Susan was in tears. She had not, until then, genuinely faced the probability that she would likely now cease to be what she had thought of herself all her life: an American.
I was not in literal tears, but I was, nonetheless, gripped by a deep, panicky feeling of dismay: I was - surely! - abandoning what I had believed was God's calling for me, to be a linguist - indeed, to be a Yapese linguist.
When, in the summer of 1974-5, I had gone to Yap and come back with the idea of trying to get them to hire me; when, in fact, in early 1976 they did hire me; I felt that God had confirmed, by a special act of Providence, that that was the life's work He had called me to. I was to spend my life working on the Yapese language.
Over the now seven and a half years of our life in Yap, I had gradually, in fact, ceased actively to work much on Yapese linguistics. I was, it is true, actively working on Yapese language matters, but at a practical level: the production of school books in the Yapese language. It was for me, as for Susan, the shock of realising precisely what this move back to New Zealand would mean, that brought me to a momentary halt. Was this really what was going to happen?
I lied to myself. Strictly speaking, I told myself a story which, in reality, I could easily have seen to be very unlikely. I said to the people at the Yap Evangelical Church that I would commit myself to coming back in five years as a Bible translator (at the time, all of the New Testament, and a large part of the Old, existed in Yapese; the remainder has been completed now). I said something of the same thing to Richard Flinn, in Auckland, who was to sponsor our setting up the Pukekohe Reformed Church. He thought that, in principle, this was not an impossible idea.
The function of this story was, in fact, to reassure myself that I was not really abandoning Yapese, only taking time off to start this church in Pukekohe. An outsider would not have thought much of the idea.
Somewhere in this time - and I am very unclear as to where - Ross had an idea.
Ross bought some land - perhaps 12 hectares or so, I don't remember - near Glenbrook. Was this before we were committed to moving to Pukekohe? I think it may have been, and may have been part of the motivating influence for the move. Ross wanted to build a two-family house on the property. He and Glenys and their four children would live in one half; Sue and I and our four children would live in the other half. At one point I put $10,000 into the project (Ross not only completely paid me back when it was clear it would not happen, he paid me interest as well).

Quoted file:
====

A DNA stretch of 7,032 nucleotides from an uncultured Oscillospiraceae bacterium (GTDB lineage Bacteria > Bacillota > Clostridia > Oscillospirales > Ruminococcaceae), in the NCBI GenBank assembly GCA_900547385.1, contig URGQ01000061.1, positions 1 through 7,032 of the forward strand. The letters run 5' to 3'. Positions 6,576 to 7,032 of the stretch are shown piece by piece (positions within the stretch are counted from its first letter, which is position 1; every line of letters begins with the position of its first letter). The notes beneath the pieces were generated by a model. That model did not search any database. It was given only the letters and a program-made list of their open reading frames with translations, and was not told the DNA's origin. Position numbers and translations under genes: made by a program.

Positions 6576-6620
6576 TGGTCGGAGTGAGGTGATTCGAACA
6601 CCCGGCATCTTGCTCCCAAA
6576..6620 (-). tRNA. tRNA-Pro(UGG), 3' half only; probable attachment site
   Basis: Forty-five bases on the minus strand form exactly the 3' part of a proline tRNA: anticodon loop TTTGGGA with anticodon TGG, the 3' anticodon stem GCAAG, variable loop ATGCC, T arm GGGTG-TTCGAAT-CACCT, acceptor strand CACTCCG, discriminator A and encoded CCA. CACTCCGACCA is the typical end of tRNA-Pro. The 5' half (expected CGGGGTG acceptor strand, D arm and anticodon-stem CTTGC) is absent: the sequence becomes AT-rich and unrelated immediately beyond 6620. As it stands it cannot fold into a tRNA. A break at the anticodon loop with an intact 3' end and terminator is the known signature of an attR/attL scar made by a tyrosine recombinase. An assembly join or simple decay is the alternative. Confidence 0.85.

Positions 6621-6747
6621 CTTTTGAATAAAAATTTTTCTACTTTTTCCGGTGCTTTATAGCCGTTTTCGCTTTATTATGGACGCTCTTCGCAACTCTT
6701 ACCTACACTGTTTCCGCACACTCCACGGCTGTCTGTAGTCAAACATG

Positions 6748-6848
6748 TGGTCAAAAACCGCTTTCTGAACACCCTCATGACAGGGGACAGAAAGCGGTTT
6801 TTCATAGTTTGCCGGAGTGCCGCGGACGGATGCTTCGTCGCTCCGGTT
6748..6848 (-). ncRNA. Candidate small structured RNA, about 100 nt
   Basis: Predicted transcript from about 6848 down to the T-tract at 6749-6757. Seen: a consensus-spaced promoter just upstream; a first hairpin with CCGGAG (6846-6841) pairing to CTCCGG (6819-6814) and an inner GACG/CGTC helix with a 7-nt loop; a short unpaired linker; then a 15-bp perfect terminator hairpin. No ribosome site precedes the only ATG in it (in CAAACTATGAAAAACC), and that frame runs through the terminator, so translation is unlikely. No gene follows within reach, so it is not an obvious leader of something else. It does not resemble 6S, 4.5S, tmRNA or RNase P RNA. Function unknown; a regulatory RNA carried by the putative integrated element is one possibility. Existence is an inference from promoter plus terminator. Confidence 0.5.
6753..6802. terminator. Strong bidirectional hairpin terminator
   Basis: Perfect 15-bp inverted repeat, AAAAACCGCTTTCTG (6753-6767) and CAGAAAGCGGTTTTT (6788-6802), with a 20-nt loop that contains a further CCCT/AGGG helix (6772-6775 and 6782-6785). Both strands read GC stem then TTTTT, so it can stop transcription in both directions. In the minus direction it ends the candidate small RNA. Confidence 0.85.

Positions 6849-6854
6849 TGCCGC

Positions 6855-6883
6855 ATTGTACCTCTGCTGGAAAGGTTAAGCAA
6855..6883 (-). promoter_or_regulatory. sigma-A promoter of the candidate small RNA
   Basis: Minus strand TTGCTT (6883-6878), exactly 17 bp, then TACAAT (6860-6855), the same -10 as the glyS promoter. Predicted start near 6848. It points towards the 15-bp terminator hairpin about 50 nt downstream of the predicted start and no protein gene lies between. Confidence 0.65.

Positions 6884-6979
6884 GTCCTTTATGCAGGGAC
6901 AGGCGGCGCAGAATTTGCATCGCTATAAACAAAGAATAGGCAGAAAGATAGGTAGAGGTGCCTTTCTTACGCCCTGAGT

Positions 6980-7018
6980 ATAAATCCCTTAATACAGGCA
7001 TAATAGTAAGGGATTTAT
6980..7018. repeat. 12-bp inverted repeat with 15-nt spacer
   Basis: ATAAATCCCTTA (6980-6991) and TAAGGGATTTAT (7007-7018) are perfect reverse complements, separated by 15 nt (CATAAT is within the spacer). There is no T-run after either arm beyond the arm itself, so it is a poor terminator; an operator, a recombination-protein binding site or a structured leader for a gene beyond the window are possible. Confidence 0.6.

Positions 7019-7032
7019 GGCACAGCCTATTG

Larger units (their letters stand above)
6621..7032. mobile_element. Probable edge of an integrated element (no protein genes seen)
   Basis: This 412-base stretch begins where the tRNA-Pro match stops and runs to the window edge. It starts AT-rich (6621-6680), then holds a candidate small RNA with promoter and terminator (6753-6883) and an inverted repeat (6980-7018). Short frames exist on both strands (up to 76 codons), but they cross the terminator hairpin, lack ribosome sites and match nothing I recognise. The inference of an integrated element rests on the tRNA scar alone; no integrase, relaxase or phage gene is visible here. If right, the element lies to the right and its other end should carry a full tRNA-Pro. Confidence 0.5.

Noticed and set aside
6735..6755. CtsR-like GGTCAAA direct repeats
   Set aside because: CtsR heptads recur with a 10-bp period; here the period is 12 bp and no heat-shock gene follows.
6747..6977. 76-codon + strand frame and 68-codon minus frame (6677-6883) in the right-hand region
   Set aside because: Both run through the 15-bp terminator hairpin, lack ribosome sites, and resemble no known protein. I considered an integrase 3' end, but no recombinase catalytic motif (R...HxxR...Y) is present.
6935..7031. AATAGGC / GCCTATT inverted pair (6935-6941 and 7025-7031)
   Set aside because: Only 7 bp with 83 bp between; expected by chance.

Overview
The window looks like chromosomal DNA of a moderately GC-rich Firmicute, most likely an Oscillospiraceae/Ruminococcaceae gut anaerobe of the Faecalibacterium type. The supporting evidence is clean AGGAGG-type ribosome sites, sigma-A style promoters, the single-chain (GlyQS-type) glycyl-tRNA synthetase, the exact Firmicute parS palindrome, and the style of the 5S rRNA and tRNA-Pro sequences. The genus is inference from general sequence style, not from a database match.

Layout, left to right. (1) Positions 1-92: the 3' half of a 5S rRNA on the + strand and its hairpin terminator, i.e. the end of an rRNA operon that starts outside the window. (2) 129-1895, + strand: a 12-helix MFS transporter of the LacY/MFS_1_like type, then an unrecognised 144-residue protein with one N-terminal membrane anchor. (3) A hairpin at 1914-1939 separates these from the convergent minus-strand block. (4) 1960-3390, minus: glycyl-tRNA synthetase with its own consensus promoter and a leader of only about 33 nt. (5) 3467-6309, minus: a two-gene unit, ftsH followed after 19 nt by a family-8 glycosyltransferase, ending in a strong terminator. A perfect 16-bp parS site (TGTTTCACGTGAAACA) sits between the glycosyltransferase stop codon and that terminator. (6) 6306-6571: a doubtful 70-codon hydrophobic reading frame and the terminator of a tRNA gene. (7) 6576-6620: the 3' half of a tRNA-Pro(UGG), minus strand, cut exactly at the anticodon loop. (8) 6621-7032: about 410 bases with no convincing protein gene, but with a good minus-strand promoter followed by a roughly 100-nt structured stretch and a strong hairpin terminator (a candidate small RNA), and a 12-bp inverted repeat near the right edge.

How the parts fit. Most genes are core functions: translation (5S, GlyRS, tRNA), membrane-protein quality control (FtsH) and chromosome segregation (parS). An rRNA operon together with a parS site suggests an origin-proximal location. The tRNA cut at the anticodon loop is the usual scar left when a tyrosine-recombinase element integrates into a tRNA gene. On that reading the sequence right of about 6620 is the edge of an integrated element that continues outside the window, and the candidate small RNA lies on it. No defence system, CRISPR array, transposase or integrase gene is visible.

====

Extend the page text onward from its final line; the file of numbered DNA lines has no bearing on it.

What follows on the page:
Our last six months in Yap are a bit of a blur to me. I signed a contract with Interactive Applications, as a 'system engineer' (the title was due to the fact that, as a programmer, my speciality was in Assembly language - the language closest to the built-in machine language itself, by contrast to high-level languages, like BASIC or FORTRAN (well, they were high-level at the time :-)). All of our belongings - quite everything, I think - was packed into six container-sized wooden packing cases made by Yap Public Works for the purpose. On, I think, 17 May, 1984, the six of us flew on Air Micronesia to Guam. We spent much of the day there - rented a car with the, to-us, fascinating gimmick of a motorised seat-belt, that whipped around in front of you (but did not fasten itself) when you sat down. That evening we flew on Air Nauru to Nauru (with a stopover in the airport in Truk, or possibly Ponape - I have forgotten - a stopover made memorable by six-year-old, air-sick, Helen's running down the corridor when the 'plane landed and vomiting on the carpet. We were two nights in Nauru. When, on 20 May, 1984 - our 12th wedding anniversary - we were to board the 'plane in Nauru for Auckland (with, again, a stopover - where? - Solomons? Vanuatu? Fiji? - don't remember - we brought our baggage to be checked in - security, at the time, having increased, it was all supposed to be opened and searched - the poor baggage man looked at the refugee-quality stuff, mostly cardboard cartons strapped with tape and tied with cord, and the four children - shook his head and just passed it on through.
We arrived at Auckland International Airport about 10:30PM on one of the first really cold nights of autumn. I was wearing jandals, shorts and short-sleeved shirt; the rest of us were similarly attired. Dear Ross and Glenys were there to pick us up. They drove us to their three-and-a-bit bedroom house in Pukekohe, where they with their own four children lived, found beds for us, somehow, and we were asleep perhaps by 1AM. The next day was Monday. Ross drove me to work that morning in Newmarket.